The End of Busy Work

Busy. Everyone is busy. We’re all so busy. Walk around the floor at your company, and that word is bandied about with fervor. People speak in awe and respect about how “busy” someone is. It’s a mark of distinction. Employees click away, race around from meeting to meeting, making multiple demands on their time and energy. Yes, we are very busy, indeed.

But are we productive? Because the words “busy” and “productive” can — and quite often are — mutually exclusive.

According to a recent survey, 40% of US employees cite that they’re burnt out. That’s not a surprise due to the description I just stated above. A recent article in Fast Company calls out this statistic along with the call to avoid busywork and endless projects and tasks by clarifying their importance. Asking questions such as “Is this task important to my customers and responsibilities?” and “Would anyone notice if I quit doing this task?” are brilliant strategies for the individual embedded within the text. It’s a smart piece of work, and I’d recommend reading it.

But I think a larger conversation needs to be had. Because the old corporate importance around people looking busy vs. actual productivity needs to be addressed, particularly when the excess of time and details included is eating into your productivity and profitability.

As an executive in HR for decades, one of the toughest conversations I’ve had to have with some managers is over streamlining processes. There is nothing that buries people in more needless activity than endless meetings, excessive paperwork, countless emails, and face-to-face mandatory conferences that accomplish little more than a reason for Happy Hour. The more steps you add, the more times you have to touch a topic, the more touch points and conversations you mandate over a topic, the more you kill creativity, mire employees in pointless activity that has no end and no tie to real profit, and inevitably burn your resources out to the point where they either quit or check out mentally.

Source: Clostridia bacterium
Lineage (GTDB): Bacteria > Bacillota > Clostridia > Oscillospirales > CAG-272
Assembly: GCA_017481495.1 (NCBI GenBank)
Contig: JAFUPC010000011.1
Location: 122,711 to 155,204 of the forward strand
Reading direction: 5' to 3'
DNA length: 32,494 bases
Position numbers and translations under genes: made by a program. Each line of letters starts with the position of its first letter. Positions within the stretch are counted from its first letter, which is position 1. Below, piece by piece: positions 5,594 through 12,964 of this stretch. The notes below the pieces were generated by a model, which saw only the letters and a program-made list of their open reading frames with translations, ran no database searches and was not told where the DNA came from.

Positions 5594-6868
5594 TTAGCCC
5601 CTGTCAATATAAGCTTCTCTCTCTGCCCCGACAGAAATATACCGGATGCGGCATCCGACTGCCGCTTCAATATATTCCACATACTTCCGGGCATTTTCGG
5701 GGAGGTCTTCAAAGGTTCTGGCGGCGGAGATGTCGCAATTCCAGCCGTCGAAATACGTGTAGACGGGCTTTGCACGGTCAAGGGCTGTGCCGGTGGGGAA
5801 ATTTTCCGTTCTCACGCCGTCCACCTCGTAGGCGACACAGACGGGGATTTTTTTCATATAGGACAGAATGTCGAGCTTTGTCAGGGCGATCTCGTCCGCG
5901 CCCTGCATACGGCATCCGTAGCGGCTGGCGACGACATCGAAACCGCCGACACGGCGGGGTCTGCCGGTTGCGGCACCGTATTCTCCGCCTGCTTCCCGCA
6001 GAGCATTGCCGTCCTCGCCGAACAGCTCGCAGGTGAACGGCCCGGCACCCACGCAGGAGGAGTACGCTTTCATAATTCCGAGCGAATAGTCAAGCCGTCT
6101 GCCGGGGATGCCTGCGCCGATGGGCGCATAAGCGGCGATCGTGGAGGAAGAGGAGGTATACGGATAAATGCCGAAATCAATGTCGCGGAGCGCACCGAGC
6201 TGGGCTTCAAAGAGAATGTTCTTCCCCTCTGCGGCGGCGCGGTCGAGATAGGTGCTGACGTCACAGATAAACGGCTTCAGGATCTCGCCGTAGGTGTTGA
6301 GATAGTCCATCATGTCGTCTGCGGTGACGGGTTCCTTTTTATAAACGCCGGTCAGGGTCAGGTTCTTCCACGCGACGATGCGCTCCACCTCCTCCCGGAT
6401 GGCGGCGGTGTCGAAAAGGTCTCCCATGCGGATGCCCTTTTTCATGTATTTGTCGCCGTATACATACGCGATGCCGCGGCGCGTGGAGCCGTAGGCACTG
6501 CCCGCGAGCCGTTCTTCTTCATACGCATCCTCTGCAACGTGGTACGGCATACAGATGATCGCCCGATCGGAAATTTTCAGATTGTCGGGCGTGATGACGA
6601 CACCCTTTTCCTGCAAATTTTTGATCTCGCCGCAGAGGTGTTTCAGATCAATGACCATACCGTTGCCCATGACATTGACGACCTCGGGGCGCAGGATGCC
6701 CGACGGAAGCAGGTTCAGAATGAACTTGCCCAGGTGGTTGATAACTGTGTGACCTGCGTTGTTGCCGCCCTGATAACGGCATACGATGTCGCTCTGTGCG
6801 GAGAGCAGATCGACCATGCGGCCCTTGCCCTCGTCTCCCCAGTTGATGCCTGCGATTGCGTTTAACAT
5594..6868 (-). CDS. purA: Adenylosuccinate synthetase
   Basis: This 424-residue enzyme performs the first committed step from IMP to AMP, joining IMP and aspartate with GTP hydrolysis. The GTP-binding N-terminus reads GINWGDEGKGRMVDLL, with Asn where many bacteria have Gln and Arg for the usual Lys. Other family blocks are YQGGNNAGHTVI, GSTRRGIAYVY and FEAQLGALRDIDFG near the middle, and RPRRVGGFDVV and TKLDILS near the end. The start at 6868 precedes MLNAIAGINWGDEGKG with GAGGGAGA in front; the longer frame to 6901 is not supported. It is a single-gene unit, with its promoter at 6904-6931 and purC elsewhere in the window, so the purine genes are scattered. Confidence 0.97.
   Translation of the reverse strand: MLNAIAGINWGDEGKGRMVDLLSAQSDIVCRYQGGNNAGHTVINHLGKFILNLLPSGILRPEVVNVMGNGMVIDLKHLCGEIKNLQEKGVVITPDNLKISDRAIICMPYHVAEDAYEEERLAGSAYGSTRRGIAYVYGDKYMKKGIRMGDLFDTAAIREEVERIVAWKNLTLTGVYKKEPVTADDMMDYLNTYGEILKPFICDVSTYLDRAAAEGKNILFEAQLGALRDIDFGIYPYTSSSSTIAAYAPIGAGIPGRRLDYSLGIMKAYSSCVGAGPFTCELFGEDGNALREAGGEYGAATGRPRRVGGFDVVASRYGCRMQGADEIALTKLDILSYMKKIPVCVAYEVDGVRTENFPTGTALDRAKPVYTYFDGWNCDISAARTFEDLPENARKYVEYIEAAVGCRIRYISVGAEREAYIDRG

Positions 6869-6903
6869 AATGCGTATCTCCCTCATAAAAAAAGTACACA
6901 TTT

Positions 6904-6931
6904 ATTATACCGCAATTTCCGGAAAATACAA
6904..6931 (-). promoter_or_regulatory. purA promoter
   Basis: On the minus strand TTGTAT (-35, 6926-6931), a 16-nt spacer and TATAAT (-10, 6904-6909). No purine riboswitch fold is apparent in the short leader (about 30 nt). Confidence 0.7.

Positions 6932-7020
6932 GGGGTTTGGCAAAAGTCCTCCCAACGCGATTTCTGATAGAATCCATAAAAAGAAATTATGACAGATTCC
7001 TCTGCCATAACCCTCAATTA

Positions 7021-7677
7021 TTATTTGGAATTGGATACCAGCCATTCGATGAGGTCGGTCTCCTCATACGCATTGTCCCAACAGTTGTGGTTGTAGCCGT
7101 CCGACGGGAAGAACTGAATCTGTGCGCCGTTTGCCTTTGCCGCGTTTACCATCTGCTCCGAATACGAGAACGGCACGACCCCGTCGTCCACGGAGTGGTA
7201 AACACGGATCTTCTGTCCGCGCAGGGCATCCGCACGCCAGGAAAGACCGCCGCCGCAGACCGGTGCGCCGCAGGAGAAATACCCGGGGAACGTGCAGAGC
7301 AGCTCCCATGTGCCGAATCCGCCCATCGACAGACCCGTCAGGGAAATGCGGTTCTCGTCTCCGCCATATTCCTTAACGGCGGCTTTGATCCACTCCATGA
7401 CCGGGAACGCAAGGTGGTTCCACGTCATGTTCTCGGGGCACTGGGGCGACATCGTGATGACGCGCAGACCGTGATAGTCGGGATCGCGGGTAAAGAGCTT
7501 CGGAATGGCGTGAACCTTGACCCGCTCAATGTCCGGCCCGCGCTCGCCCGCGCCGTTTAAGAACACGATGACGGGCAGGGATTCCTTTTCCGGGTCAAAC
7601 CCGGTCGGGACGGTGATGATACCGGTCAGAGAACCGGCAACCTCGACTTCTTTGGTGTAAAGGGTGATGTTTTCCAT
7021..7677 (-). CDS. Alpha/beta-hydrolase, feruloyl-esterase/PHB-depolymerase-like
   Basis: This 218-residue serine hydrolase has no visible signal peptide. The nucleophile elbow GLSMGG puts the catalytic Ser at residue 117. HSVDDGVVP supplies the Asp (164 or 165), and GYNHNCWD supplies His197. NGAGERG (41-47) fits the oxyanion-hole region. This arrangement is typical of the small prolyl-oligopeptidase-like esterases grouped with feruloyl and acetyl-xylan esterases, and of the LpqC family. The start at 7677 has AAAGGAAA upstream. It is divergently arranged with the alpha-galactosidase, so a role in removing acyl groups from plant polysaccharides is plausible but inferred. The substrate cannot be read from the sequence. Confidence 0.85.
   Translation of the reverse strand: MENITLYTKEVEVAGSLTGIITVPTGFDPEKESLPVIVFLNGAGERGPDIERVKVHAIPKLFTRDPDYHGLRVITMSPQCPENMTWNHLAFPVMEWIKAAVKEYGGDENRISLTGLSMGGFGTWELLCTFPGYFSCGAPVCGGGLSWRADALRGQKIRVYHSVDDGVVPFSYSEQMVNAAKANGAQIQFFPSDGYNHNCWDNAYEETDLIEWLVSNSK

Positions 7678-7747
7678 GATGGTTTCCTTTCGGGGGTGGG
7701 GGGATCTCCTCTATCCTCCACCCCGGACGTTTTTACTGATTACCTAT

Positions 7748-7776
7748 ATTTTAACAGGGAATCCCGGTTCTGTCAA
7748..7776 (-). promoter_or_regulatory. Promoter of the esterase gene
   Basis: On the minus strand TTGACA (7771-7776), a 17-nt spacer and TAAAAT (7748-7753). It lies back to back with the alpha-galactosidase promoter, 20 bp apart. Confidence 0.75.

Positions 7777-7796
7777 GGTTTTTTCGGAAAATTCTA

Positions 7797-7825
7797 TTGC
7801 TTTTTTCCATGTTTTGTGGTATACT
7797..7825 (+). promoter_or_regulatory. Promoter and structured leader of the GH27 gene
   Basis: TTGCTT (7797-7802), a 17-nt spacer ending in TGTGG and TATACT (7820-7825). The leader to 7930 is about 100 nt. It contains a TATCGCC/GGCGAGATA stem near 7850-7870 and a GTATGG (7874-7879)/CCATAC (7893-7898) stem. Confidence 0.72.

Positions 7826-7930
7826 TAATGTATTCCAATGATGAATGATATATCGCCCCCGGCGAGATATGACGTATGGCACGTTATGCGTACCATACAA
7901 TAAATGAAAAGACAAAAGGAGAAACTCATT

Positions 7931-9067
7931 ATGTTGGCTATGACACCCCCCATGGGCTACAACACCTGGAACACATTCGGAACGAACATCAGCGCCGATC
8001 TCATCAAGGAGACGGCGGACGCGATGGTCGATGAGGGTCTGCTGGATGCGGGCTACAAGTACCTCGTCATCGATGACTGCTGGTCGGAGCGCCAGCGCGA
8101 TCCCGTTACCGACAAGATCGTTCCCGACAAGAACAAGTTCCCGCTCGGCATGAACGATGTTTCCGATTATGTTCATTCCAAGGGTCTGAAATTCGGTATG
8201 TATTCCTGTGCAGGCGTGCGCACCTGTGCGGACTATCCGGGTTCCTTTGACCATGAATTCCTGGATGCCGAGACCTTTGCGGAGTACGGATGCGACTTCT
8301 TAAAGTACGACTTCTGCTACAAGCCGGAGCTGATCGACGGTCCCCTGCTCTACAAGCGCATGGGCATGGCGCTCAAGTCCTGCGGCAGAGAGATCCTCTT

All of this is to say that needless process is killing your profits. I’ve seen it multiple times. It’s one of the reasons I became a consultant and it’s one of the greatest changes I can make for any client: it’s not about the model under which you work, it’s the mindset. Think about making a straight line to profit, and profit will come more quickly. Your people will have less paperwork, fewer meetings, virtual working arrangements that allow for a personal life, and a work schedule that prevents burnout. They feel empowered, creative, and energized. That is a straight line to profitability. That’s what you want.

The way to win isn’t a constant struggle for Inbox Zero; it’s Task List Zero. Fewer touch points and meetings equals faster employees who get things done swiftly, easily, and with room for creativity. Everybody wins, nobody burns out.

In my forthcoming book and with my current clients, I speak a lot about the keys to corporate capacity, which is the agility of a company to meet its goals. One of the greatest killers of corporate capacity is busy work, and it’s high time we got rid of it. This is among the many issues I find myself uniquely qualified to discuss at length, particularly when it comes to increasing your bottom line and decreasing your employee dissatisfaction. Contact me today and let’s make the change for your organization today.

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